Joel Tucker, from Kansas City, Missouri, ran into trouble with the IRS after he was caught selling false debt portfolios.
In 2009 Tucker founded eData Solutions, which collected loan application information, known as leads, that he sold to approximately 70 payday lender clients. In 2012 Tucker sold the company to the Wyandotte Indian tribe but kept a file of 7.8 million leads he had acquired. These leads included detailed customer information including: names, addresses, bank accounts, social security numbers and dates of birth. Tucker used this information to create false debt portfolios he then sold to third party debt collectors.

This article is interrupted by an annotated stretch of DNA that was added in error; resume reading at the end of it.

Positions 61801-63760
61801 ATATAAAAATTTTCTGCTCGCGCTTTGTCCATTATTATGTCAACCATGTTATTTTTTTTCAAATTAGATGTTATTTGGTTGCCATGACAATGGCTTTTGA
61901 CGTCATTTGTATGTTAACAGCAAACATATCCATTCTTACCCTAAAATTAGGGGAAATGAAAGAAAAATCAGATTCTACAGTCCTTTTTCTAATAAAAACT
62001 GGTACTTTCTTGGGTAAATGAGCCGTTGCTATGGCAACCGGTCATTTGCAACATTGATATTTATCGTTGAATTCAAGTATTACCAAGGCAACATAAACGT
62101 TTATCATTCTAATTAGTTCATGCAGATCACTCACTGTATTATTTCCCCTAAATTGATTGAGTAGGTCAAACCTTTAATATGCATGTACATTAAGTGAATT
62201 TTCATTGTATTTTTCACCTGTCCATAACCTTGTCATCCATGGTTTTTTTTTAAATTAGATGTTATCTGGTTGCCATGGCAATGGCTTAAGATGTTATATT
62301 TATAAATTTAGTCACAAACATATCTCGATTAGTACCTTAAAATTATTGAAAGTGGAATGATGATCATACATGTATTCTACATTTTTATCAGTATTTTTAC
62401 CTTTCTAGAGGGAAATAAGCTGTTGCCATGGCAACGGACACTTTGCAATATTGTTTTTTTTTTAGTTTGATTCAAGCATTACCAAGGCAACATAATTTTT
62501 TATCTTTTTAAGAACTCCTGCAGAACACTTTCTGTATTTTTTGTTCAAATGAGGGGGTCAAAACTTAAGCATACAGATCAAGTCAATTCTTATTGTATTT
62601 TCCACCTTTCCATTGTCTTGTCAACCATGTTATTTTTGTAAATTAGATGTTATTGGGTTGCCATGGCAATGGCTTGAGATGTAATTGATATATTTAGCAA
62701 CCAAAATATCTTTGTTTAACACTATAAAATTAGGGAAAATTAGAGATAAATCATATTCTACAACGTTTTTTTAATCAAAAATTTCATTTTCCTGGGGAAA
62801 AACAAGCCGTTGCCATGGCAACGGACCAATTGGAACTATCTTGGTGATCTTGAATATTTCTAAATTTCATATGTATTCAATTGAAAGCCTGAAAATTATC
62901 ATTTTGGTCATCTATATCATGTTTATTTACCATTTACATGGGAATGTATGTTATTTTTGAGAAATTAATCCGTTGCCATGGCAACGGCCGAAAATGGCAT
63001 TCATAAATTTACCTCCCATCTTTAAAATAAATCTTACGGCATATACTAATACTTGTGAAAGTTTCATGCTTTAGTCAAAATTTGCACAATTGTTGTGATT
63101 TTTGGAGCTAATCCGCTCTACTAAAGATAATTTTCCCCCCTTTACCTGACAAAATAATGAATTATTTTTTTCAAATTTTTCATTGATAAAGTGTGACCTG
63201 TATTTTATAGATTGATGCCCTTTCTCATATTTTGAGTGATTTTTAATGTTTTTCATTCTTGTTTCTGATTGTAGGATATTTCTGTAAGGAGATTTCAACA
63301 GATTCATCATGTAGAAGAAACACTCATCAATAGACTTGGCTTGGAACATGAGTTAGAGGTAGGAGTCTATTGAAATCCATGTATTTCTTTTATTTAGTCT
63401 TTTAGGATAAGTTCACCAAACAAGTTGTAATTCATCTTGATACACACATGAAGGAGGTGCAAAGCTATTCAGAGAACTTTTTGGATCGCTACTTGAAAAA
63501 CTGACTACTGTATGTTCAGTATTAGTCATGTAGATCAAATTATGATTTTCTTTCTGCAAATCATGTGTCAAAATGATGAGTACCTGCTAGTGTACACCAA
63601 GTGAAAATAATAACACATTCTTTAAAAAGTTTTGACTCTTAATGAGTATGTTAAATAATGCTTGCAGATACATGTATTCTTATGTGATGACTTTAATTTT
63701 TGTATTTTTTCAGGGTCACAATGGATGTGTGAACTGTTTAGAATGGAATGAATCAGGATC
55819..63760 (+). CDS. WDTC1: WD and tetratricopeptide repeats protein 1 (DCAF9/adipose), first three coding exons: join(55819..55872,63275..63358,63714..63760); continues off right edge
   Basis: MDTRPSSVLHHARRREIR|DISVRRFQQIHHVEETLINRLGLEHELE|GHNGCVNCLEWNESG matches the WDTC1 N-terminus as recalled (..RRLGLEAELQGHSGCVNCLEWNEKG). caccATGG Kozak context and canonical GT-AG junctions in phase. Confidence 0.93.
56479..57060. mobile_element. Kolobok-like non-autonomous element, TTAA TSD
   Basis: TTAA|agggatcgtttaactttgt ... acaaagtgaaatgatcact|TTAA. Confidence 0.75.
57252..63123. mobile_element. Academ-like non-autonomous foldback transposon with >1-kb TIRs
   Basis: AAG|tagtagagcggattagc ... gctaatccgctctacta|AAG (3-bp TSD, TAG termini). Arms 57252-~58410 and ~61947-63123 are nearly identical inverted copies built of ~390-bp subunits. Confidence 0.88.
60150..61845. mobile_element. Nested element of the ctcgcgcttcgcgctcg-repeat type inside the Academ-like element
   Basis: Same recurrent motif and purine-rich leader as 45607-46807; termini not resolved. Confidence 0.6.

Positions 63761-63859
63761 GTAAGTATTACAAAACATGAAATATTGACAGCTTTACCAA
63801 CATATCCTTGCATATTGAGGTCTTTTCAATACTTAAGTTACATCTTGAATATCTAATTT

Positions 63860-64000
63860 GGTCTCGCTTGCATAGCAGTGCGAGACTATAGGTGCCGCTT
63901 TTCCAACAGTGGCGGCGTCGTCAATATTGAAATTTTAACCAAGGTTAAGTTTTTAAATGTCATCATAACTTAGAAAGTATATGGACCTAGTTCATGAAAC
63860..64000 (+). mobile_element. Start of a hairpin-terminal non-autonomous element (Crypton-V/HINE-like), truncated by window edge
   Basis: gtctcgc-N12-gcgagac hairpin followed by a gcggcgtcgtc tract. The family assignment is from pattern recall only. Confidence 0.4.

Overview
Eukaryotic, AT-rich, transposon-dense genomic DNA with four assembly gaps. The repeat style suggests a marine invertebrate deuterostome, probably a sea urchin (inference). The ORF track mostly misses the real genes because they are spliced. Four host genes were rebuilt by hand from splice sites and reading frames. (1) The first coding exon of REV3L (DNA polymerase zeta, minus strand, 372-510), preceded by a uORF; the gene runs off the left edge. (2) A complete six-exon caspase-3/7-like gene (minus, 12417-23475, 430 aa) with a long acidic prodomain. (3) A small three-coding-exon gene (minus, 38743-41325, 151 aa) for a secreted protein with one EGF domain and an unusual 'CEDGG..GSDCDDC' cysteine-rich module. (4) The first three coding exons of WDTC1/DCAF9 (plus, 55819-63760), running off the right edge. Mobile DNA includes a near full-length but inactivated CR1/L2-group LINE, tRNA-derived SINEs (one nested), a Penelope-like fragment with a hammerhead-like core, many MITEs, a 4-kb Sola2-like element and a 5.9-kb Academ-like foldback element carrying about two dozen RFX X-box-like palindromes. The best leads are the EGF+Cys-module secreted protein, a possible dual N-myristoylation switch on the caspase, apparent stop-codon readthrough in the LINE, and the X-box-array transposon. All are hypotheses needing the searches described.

Tucker sold debts he didn’t own, were not true debts, had already been sold to other buyers and contained false lenders, loan dates, loan amounts and payment status.
Tucker did not file tax returns from 2014 to 2016, claiming he had no income and was living on borrowed money from his mother. In reality he used nominee bank accounts to conceal millions of dollars in income and assets and spent hundreds of thousands of dollars on cars, chartered jets, travel, entertainment, and a personal home.
Under his plea agreement Tucker must pay $8,057,079 in restitution to the IRS and faces up to 20 years in federal prison without parole.